Vandalized tower repaired while still energized

By Conor Golden,
News Editor for A.M. Costa Rica

The Costa Rican electricity institute had to apply the method of external reinforcement to one of its transmission towers in Siquirres following damage caused by the theft of around 50 pieces to the frame.

The Instituto Costarricense de Electricidad said that the pieces stolen were part of the straight body of the tower that left the entire structure severely weakened and subject to potential toppling.

The move to create the exoskeleton that was mounted on the structure was extremely risky.

The entire crew worked on the damaged tower without suspending the energy transfer. In other words, the tower was still on and powering electricity through the circuits during the full duration of time it took to repair.

According to the institute, the tower was built and fully integrated into the power grid back in 2003 as part of the Trapiche-Moín line.

The tower has two circuits transferring energy through it with each circuit containing about 230 kilovolts of electricity.

If a worker or person were electrocuted on this tower, the voltage would be enough to not only kill that person but also severely burn them as well.

Such accidents are usually work-related and occur when a worker’s piece of equipment such as a crane or ladder bumps up against a cable while touching the ground.

Electricity will stray from a power line only if it has a direct path to the ground. This is why birds can often sit on the electrically charged lines that have no protective insulation covering it.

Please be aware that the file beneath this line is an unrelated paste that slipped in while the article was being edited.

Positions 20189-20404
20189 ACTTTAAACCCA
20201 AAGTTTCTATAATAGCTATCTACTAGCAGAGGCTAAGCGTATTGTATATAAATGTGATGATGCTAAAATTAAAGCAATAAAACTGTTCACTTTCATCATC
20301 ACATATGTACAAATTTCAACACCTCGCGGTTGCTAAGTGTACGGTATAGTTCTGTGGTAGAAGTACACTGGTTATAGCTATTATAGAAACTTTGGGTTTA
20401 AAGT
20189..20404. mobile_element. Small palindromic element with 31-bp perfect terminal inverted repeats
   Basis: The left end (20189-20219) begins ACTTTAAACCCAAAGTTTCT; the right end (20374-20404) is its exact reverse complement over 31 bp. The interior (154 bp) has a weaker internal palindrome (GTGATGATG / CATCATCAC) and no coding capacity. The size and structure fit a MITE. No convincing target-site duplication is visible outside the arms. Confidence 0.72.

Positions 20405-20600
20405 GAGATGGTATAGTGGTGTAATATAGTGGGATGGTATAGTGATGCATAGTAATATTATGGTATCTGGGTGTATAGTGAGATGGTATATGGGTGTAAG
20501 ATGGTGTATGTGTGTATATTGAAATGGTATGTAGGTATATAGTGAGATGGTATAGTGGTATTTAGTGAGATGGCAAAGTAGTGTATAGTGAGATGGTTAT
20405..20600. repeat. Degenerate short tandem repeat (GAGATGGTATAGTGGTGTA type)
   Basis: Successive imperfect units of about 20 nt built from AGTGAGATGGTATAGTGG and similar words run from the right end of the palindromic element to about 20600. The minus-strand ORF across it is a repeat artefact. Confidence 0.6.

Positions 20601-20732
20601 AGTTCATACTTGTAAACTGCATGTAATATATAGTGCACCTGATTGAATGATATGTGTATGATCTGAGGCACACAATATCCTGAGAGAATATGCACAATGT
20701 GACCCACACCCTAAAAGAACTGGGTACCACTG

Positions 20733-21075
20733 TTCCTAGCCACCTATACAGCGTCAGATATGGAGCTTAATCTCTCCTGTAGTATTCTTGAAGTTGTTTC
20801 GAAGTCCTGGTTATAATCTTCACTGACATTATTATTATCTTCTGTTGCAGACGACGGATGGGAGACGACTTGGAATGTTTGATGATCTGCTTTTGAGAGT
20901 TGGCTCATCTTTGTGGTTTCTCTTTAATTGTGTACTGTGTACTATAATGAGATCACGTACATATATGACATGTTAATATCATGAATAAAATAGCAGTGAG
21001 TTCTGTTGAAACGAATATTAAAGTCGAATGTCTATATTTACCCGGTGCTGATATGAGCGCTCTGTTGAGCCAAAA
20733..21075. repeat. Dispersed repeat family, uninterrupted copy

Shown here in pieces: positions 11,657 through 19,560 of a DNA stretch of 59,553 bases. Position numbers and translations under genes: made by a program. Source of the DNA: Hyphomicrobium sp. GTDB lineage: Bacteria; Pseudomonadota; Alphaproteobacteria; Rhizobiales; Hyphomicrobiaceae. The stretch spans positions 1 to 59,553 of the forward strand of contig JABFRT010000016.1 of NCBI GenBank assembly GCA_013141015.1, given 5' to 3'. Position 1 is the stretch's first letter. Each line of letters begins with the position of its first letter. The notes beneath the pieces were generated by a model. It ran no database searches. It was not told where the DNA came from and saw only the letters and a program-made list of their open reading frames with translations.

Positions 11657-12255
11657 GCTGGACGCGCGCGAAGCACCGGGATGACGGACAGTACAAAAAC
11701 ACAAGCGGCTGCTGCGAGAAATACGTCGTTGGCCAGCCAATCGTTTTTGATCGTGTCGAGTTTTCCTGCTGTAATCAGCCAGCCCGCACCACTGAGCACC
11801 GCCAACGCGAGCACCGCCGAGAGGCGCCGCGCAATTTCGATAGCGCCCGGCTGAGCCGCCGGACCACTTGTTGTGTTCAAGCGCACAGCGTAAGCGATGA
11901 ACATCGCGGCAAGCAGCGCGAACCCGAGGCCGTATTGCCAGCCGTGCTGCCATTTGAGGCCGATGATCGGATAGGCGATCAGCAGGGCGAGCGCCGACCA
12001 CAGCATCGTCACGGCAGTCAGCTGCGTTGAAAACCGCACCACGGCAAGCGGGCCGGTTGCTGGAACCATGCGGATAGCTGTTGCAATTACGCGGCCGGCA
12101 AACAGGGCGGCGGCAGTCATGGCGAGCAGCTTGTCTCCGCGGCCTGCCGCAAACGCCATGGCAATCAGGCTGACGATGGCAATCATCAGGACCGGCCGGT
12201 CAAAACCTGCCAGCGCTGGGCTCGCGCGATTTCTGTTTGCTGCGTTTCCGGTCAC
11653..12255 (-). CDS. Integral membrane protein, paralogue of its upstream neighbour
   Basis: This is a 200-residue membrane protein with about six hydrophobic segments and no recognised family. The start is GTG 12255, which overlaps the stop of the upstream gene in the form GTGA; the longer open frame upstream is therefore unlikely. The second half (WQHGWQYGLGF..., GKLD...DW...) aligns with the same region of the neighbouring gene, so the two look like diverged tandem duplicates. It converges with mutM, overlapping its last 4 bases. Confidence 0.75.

Air around a power line is not the best conductor but huge transmission lines can still have a radius of up to a foot or more within their electrical field.

This means that if there is something nearby planted on the ground or that touches the ground, then a person within that radius can still be electrocuted even if they don’t physically make contact with the thing.

It should be noted, however, that these towers usually maintain insulators on the structure so the frame holding up the lines is not electrified.

The exoskeleton model has been in use by the institute since last year as a base prototype.

A workshop in Freehold de Siquirres was created as the site to manufacture and build all the framework, the institute said. The model began to be installed back in April and the assembly for the exoskeleton on this tower took less than two weeks, electricity officials said.

“The Salud Ocupacional maintained permanent supervision at the site,” Miguel Sibaja, the designer and inspector for the project, said.

To date, there are no international reports of similar work of intervention due to vandalizing infrastructure of energized lines, Sibaja said.

The technique is expected to be used in future mechanical interventions by the Instituto Costarricense de Electricidad on structures with energized lines.

*Editor’s Note: The author would like to thank Kevin Golden, a retired electrician formerly with the Ohio Building Authority, for his consultation in the article.

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